The CBase class in Symbian OS, being a base class for all heap-based ‘C’ classes, ensures that all class members are zeroed. This fact should be taken into account when you port in either direction to avoid unexpected or unpredictable behavior during code execution. If you port from Symbian OS to Windows Mobile, be sure that all class members are initialized properly. I would say that it is a good practice in general terms.

The next thing is a two-phase construction mechanism that is extensively employed in Symbian applications. It is a robust solution to prevent memory leaks during object initialization. Windows developers often allocate memory directly in constructors. I personally think that this is bad practice and should be avoided where possible because it is pretty hard to control the initialization process if something goes wrong. Imagine that you just declared a member of some class or even a variable on the stack. If a constructor may, for example, throw exceptions, it is quite possible that you will observe very strange behavior under stress conditions. Two-phase construction allows you to avoid such situations and proposes that your class has protected constructor (which only initializes class data members, no allocations there) to prevent direct instantiation of the class instances, static NewL() method to act as a class factory, and a protected Construct() method that performs all required allocations and other tasks. For the Symbian component, you will be forced to follow this coding style; for Windows Mobile applications, you may easily implement similar initialization scheme. So, you can swing from Symbian OS code:

// Typical Symbian OS class sample
EXPORT_C CYourClass* CYourClass::NewL()
   CYourClass* self = new (ELeave) CYourClass;
   return self;

EXPORT_C void CYourClass::ConstructL()
   // Put your implementation here

EXPORT_C CYourClass::CYourClass()
   // Put your implementation here

to something like the following snippet in Windows Mobile:

// Windows Mobile implementation
CYourClass* CYourClass::NewL()
   CYourClass*  self = new CYourClass;
   if (self == 0)
      throw ("Memory allocation error for CYourClass");

   //pass ownership to an auto_ptr
   std::auto_ptr<CYourClass> aptrSelf(self);

   // release self - if we did not, self is deleted when the
   // auto_ptr goes out of scope
   self = aptrSelf.release();
   return self;

void CYourClass::ConstructL()
   // Put your implementation here

   // Put your implementation here

The sample above shows also what a ‘Symbian’-style for object’s initialization is.

Once you have isolated your Engine code into a DLL, for Windows Mobile implementation you can provide simple C-style methods for creation, deletion, and other operations upon objects in a given library. Such an approach is convenient when you plan to use the component—for example, from C# code. The Symbian OS uses the method’s index rather than name to get access to the code within the DLL, so you will be able to use exported classes directly from your Symbian application and don’t need to bother about additional exported functions.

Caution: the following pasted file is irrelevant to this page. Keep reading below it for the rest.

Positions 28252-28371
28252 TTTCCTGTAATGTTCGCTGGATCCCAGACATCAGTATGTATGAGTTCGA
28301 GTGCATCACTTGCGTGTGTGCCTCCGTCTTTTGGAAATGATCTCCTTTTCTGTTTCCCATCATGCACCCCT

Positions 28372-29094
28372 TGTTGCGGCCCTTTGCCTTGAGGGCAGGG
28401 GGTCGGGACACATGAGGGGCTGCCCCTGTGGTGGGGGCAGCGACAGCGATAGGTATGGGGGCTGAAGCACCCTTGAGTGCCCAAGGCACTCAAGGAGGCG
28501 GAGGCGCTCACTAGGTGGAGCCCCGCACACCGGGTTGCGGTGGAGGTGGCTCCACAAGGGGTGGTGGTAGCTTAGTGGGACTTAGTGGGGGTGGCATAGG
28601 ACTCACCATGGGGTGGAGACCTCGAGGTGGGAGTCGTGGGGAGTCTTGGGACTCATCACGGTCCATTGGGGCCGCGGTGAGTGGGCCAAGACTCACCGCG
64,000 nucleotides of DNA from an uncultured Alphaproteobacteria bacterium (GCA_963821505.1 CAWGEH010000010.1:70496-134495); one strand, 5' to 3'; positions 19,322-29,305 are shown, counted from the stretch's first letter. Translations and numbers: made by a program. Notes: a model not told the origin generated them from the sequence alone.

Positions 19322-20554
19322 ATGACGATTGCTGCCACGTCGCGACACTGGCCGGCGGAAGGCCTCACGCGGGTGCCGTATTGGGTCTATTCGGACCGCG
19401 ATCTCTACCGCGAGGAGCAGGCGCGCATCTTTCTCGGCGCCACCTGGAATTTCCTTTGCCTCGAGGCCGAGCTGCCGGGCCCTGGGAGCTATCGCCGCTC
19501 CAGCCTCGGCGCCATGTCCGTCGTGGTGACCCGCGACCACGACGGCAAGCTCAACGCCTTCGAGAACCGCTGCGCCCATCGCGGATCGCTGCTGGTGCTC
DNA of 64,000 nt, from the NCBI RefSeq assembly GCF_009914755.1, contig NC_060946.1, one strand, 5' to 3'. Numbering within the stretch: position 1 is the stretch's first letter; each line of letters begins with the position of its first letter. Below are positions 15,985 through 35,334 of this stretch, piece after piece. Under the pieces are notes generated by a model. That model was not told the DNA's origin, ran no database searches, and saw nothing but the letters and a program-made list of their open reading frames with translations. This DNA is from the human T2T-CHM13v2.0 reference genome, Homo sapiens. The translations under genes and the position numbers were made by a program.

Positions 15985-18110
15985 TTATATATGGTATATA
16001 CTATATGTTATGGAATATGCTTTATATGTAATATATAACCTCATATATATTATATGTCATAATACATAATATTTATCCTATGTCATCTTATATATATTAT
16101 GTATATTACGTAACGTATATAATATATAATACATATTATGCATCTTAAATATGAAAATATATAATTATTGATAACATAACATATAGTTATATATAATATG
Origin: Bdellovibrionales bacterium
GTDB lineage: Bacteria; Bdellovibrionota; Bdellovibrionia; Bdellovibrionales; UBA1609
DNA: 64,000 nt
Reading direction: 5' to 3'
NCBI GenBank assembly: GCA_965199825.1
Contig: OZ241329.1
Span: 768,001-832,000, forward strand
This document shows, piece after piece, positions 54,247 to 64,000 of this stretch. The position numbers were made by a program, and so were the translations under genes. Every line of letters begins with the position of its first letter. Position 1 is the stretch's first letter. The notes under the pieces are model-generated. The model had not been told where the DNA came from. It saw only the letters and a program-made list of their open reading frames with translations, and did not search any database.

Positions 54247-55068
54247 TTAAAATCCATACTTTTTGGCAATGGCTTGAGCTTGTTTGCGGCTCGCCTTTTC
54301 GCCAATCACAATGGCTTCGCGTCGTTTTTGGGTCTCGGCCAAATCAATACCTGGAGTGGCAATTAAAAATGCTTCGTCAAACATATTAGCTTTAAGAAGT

If you code for Symbian OS, you know what “Leave” means. For Windows developers, it should be treated as an alternative to an exception handling. Many people may blame Symbian for not supporting exceptions, but what’s done is done, so you can’t help but accept it. According to Symbian’s coding convention, all functions with names ending with ‘L’ may leave. Hence, you should implement the same in your Windows Mobile code. And vice versa, in your Symbian code make the method leave when the original function throws an exception.

And finally, descriptors and strings. The former may be considered as an analogue to BSTR under Windows and can hold both string and binary data. Descriptor manipulation in Symbian OS is painful, no doubt, but with the Carbide.c++ IDE coming onto the scene, you will be able to see their values during debugging at the least. If you can afford using STL port for Symbian OS, it will be a bit easier. Thus, in many cases, std::wstring will be a sufficient replacement for various descriptor classes. With MFC/WTL, you may use CString class as well.


In this article, I discussed a few general topics that may help you when porting various applications between Symbian OS and Windows Mobile OS. As you have seen, such porting is not always possible and often requires too much effort. Nevertheless, you still can use some parts of your existing code, perhaps adopted to new environment. To get some initial feeling of the whole process, you might apply it to one of the samples coming with each SDK; for instance, with WM50 or S60 SDK. Enjoy!

About the Author

Alex Gusev started to play with mainframes at the end of the 1980s, using Pascal and REXX, but soon switched to C/C++ and Java on different platforms. When mobile PDAs seriously rose their heads in the IT market, Alex did it too. After working almost a decade for an international retail software company as a team leader of the Windows Mobile R department, he has decided to dive into Symbian OS ™ Core development.